This study examined the hypothesis that perceptions of interaction in intimate relationships would mediate the association between attachment organization and relationship satisfaction. A multi-ethnic group of 159 male and 226 female community college students completed questionnaires regarding attachment organization and aspects of their intimate relationships. Greater attachment security and less activation of the attachment system were associated with perceptions of more affiliative interaction (R = .45, p<.001) and less distress (R = .43, p<.001) in the relationship. Perceptions of more affiliative interaction were strongly associated with less relationship distress (R = .69, p<.001). When attachment factors and interaction factors were entered jointly in the regression for relationship distress, the association between attachment and relationship distress was substantially reduced. This analysis supported the hypothesis of a mediation effect. The mediation effect was less complete for women than for men. The association of attachment factors with relationship distress was more direct in relationships that were at relatively early stages of development. Over all comparisons, the inclusion of subjects with a conventionalized response set inflated Rs2 by an average of 3 percent.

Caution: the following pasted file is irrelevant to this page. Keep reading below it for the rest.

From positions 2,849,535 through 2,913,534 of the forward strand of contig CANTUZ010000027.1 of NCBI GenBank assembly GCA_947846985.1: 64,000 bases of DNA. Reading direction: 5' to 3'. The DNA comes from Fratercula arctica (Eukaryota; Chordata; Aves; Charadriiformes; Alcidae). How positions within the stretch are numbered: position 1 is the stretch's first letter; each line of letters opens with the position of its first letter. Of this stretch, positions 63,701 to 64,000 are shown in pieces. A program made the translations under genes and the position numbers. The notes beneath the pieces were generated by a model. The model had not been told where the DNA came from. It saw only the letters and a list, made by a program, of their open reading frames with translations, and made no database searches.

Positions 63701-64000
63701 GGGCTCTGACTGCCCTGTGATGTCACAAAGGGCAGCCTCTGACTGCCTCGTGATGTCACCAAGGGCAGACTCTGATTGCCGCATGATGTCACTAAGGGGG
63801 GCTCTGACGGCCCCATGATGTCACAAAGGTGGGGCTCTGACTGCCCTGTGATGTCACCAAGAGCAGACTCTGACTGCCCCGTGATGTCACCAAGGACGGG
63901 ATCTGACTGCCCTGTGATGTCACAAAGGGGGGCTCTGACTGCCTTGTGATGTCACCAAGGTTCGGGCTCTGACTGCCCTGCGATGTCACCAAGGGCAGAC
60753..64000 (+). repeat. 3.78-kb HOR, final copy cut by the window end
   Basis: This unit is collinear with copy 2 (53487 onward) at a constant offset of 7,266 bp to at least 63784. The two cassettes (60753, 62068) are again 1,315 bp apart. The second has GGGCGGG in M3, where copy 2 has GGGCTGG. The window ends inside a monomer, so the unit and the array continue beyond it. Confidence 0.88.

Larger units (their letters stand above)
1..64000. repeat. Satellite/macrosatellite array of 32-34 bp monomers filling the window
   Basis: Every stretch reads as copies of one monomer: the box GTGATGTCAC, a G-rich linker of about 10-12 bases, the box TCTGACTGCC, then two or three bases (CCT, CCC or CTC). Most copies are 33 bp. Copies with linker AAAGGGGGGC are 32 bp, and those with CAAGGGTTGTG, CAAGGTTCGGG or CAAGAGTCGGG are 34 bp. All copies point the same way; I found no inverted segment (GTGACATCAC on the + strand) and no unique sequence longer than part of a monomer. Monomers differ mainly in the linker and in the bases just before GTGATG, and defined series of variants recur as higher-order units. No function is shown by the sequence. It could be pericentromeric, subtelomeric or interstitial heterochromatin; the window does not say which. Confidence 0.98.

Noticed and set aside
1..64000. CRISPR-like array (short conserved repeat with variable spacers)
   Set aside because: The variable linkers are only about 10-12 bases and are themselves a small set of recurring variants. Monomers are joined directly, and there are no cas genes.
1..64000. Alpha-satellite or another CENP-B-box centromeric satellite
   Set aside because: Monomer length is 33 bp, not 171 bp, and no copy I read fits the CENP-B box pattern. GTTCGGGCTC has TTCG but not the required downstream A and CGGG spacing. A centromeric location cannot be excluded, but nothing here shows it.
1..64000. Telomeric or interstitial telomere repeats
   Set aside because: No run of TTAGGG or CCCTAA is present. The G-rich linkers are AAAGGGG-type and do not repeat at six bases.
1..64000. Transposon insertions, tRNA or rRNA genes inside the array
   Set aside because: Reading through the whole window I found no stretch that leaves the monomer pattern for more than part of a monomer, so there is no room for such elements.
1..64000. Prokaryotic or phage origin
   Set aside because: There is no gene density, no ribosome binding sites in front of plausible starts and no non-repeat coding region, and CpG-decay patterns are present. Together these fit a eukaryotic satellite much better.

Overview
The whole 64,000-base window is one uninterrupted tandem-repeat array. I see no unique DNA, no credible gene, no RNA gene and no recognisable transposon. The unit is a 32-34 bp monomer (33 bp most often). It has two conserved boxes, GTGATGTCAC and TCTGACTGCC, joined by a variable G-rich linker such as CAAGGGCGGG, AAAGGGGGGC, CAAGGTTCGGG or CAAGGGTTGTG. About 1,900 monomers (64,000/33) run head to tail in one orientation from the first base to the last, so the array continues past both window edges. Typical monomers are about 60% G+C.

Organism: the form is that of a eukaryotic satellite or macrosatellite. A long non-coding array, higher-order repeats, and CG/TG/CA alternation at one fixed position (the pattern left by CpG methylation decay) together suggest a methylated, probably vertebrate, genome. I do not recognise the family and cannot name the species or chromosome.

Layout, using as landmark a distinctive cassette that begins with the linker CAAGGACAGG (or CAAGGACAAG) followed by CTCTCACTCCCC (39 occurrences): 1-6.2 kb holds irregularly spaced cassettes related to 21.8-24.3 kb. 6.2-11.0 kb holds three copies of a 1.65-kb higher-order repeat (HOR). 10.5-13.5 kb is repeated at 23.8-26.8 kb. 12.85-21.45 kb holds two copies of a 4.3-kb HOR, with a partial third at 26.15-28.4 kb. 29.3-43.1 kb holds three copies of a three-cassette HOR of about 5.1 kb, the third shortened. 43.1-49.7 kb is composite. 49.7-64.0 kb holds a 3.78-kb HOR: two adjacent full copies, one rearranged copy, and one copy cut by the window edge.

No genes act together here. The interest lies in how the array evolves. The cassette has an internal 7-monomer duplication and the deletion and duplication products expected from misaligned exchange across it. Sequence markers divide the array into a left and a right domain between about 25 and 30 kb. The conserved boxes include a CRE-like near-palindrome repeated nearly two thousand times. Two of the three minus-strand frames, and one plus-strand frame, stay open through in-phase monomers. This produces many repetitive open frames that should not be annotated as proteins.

|Original language||English (US)|
|Number of pages||16|
|Journal||Journal of Social and Personal Relationships|
|State||Published - 1997|
- Relationship satisfaction
ASJC Scopus subject areas
- Social Psychology